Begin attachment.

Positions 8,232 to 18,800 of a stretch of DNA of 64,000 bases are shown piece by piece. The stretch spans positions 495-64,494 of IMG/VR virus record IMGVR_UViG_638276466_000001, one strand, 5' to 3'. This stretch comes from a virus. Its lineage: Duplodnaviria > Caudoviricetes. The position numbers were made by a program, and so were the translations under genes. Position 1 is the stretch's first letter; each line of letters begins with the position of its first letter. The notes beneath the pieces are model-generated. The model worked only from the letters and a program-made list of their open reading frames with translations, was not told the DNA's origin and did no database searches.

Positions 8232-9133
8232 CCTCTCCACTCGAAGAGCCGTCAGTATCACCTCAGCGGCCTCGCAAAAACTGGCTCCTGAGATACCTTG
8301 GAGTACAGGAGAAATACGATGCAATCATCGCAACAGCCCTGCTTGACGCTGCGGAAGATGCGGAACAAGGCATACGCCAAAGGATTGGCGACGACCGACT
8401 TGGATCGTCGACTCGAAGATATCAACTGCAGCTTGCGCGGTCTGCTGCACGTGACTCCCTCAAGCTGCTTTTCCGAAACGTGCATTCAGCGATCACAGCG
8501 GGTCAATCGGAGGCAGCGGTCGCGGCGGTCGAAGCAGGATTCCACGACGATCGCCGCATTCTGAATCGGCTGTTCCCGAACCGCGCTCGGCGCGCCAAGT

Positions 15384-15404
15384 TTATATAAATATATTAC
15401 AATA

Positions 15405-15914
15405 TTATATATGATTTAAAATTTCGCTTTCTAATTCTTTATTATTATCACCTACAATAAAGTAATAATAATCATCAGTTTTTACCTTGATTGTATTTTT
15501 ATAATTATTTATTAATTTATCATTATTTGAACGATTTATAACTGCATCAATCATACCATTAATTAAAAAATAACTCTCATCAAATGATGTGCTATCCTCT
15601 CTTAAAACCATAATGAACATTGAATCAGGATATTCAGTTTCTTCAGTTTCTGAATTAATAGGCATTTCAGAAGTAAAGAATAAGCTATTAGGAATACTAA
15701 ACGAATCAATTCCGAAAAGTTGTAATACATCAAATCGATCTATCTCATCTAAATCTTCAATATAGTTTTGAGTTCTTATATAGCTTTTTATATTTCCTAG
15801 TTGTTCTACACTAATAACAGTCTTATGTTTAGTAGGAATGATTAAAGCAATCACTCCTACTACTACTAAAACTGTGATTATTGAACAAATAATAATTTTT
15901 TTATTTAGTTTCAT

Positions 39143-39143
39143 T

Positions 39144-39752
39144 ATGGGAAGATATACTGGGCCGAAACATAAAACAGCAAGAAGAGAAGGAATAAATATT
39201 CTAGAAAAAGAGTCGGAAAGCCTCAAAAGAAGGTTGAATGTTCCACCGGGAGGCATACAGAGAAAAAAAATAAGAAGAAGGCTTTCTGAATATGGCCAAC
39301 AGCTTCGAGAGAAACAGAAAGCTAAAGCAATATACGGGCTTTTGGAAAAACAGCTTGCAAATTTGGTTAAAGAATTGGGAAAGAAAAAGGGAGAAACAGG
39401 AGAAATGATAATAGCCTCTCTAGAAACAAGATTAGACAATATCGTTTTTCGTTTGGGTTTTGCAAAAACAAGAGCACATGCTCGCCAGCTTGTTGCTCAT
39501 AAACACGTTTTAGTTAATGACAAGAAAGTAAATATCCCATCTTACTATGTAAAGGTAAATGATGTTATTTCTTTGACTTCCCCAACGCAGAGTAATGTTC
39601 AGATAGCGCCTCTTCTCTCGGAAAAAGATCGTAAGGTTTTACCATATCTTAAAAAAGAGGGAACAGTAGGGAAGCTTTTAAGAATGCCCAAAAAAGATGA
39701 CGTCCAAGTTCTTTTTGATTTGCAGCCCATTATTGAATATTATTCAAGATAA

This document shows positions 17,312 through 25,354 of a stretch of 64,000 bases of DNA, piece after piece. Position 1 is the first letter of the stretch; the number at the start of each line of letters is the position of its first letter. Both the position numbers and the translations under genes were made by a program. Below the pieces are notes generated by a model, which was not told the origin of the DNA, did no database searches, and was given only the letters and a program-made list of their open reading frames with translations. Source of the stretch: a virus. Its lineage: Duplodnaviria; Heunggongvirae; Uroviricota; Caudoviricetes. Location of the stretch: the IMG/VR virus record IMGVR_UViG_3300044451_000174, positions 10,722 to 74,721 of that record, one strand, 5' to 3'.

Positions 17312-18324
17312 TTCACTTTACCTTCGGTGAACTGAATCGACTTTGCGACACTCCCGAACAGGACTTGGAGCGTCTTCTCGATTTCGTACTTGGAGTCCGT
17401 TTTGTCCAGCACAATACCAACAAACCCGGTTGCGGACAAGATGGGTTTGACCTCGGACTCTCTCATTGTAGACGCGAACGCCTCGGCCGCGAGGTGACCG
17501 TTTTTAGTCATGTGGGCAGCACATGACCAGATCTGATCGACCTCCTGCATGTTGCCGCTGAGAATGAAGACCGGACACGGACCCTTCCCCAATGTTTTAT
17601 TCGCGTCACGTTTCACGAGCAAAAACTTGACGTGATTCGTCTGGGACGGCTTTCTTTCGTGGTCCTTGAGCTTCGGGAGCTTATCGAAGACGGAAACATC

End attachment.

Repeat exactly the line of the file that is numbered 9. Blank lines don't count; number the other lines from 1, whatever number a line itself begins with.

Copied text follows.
15401 AATA